George Cuyler Preston House
106 Faithway Street
The George Cuyler Preston House, an excellent example of Queen Anne architectural style, is probably the only such residence extant in Santa Fe. The first date of record associated with the land upon which the house sits is February 21, 1865, when it was sold to Francisca Hinojos for $500.
On November 30, 1885, the land was conveyed to George Cuyler Preston, a law partner of Charles H. Gildersleeve, a leading New Mexico Democrat and member of the politically powerful "Santa Fe Ring."
Preston constructed his palatial three-story brick and frame home facing Palace Avenue in 1886. It was built on a stone foundation supporting fired bricks that are now hidden by a coat of stucco. The second story is clad with sheets of pressed metal, not with wood shingles as it first appears. The roofing is also metal. A large letter P on the main chimney has been attributed to Preston but may date only from the later occupancy of Dr. Louis E. Polhemus, the hygienist, herbalist, and dietician.
The Prestons speculated in building lots in the Santa Fe area, using their home as collateral. After they defaulted on a bank loan, the Second National Bank took possession of the house, but by this time the Prestons had moved to Denver.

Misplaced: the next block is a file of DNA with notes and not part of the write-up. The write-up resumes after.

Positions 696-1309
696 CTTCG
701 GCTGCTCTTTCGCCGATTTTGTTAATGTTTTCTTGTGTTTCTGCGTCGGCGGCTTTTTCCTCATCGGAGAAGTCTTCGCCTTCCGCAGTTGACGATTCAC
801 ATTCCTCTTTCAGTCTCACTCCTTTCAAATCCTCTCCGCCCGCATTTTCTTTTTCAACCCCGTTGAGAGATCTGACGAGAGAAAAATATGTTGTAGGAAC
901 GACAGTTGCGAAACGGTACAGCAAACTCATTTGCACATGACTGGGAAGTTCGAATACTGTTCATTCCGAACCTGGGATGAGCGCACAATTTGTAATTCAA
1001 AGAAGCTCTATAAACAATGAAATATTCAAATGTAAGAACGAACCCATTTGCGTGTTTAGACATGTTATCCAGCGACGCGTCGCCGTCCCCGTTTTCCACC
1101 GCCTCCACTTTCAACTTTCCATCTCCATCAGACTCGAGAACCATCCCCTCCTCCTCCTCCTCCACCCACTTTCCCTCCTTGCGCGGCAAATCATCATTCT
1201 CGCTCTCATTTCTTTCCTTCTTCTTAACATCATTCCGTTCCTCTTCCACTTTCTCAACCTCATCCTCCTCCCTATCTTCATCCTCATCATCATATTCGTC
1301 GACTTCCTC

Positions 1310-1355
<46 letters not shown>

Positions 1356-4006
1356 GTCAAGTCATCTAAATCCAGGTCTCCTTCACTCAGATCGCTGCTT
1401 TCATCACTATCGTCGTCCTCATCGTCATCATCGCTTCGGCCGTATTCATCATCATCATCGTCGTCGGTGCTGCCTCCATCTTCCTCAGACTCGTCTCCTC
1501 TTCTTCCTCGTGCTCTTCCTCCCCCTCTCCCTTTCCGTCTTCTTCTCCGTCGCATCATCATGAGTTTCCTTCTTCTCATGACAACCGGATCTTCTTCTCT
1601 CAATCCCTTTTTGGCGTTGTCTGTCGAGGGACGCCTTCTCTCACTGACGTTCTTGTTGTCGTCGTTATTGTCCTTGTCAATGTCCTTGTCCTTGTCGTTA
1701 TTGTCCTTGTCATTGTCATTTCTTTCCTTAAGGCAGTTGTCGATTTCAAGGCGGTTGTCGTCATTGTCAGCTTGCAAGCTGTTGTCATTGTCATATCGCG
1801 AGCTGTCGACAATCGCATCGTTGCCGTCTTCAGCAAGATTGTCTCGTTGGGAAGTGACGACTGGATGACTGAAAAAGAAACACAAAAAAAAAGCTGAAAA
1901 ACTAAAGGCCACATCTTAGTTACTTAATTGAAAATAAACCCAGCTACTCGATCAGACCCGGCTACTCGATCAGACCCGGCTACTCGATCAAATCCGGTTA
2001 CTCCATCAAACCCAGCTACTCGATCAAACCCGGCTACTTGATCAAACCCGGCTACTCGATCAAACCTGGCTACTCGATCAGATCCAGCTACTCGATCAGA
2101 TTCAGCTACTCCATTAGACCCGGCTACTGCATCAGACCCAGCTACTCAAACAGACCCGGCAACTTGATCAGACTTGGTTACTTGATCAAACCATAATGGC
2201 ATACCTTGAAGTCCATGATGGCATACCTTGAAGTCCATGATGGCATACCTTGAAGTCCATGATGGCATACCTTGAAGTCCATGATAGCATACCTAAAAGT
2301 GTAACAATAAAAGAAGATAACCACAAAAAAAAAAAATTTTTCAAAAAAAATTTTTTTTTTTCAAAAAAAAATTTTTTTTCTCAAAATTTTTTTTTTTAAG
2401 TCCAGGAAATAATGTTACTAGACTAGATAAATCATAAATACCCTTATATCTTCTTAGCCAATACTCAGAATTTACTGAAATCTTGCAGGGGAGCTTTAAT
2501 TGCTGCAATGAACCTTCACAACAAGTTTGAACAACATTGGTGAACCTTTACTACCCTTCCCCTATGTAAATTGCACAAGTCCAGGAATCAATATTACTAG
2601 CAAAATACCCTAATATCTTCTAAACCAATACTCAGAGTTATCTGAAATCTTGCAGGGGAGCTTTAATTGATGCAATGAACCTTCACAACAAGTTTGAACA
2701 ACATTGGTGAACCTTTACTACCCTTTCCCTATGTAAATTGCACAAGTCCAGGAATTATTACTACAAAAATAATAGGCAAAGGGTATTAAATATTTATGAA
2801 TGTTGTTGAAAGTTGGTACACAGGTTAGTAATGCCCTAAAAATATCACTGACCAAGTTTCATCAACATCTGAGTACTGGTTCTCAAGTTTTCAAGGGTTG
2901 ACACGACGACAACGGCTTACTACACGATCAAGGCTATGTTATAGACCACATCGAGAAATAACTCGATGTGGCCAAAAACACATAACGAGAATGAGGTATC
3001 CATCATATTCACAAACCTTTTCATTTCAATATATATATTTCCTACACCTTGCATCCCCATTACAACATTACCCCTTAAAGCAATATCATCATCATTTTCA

Not all of the many persons who have owned the house actually lived in it. Among the owners were Levi Hughes, a prominent businessman and banker, and Helen Chauncey Bronson Hyde, the wife of Benjamin Talbot Babbit Hyde for whom Hyde Memorial State Park is named. After being rented during the 1940s and 1950s by Dr. Polhemus, the house became known as the "Palace of Health."
Despite modernization, the Preston House retains much of its original design and remains an example of a once elegant age.